This study has two motivations. On one hand, the Planck collaboration planck () will release soon their first flow of data regarding the CMB anisotropies, and therefore it is timely to have a state-of-the-art pre-Planck assessment of slow-roll inflation. On the other hand, we wish to answer three basic questions:

1. Is the simple Harrison-Zel’dovich model compatible with current cosmological datasets, or is there support for a more complicated perturbation spectrum?

2. Is standard neutrino physics consistent with current cosmological datasets, or is there support for new neutrino physics in the form of a neutrino mass in excess of a few tenths of an electron volt or a change in the effective number of light neutrinos?

3. In the event that there is support for physics beyond the HZ spectrum and standard neutrinos, can one tell whether the data provides information about the primordial perturbation spectrum or the neutrino sector?

As we will see, all combinations of current datasets point to physics beyond the minimal HZ model with standard neutrino physics. In particular, allowing for either a scalar spectral index different from unity or an additional number of relativistic degrees of freedom, produces a significant increase in the goodness of fit with respect to the minimal HZ model. Information beyond that depends on the dataset used.

For a dataset with ACT (and not SPT), there is no significant increase in the goodness of fit by increasing the complexity of the perturbation spectra by allowing for running of the scalar perturbations and/or a tensor component. Concerning neutrino physics, there is no significant further increase in the goodness of fit by allowing for a nonzero neutrino mass. For the dataset with ACT, we can only say that a model with a scalar spectral index different than unity is a much better fit than the HZ model, and a model with a non-standard number of neutrinos is also a much better fit. In the sections below we will quantify these statements.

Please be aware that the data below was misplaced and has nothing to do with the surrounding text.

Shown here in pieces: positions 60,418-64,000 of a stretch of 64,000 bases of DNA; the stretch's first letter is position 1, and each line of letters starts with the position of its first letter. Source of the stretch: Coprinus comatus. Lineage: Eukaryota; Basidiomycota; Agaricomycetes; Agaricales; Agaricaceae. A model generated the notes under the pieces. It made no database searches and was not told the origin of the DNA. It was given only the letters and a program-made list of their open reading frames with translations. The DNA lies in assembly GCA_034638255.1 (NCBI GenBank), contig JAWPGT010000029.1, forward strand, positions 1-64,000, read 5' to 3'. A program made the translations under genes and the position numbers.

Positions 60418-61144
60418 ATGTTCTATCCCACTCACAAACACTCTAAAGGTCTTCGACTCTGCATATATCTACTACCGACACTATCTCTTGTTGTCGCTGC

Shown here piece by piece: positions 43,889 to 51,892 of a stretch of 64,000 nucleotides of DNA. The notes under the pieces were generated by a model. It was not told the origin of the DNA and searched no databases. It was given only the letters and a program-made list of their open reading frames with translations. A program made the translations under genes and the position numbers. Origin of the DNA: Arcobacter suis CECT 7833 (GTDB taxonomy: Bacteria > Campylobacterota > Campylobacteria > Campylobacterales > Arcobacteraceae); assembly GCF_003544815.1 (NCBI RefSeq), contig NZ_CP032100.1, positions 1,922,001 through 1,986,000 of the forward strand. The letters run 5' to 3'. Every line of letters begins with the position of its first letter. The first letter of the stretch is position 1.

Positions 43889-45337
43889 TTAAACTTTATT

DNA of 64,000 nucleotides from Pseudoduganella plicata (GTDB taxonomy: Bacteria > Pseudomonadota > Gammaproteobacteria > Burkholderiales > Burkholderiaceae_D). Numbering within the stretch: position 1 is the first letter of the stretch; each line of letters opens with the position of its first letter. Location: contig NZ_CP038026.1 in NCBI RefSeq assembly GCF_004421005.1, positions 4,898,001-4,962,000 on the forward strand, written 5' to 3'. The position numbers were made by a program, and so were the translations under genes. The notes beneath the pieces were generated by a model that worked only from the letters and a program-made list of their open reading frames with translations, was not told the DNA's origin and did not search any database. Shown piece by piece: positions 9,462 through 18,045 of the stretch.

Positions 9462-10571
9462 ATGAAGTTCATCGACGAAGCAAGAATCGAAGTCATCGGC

The situation is much different if we examine a dataset with SPT (and not ACT).333Ref. Calabrese:2013jyk () concluded that datasets including either ACT or SPT give a consistent picture for cosmological parameters, as long as HZ and HZ are concerned. We find however that the answer to the question of whether cosmological data points to physics beyond an HZ model strongly depends on the choice of whether the dataset includes ACT or SPT. There are a significant increases in goodness of fit allowing either a running of the scalar spectral index (and not much increase in goodness of fit just by allowing a tensor component) on top of the HZ+ model, or a nonzero neutrino mass to the HZ model. Again, in the sections below we will quantify these statements.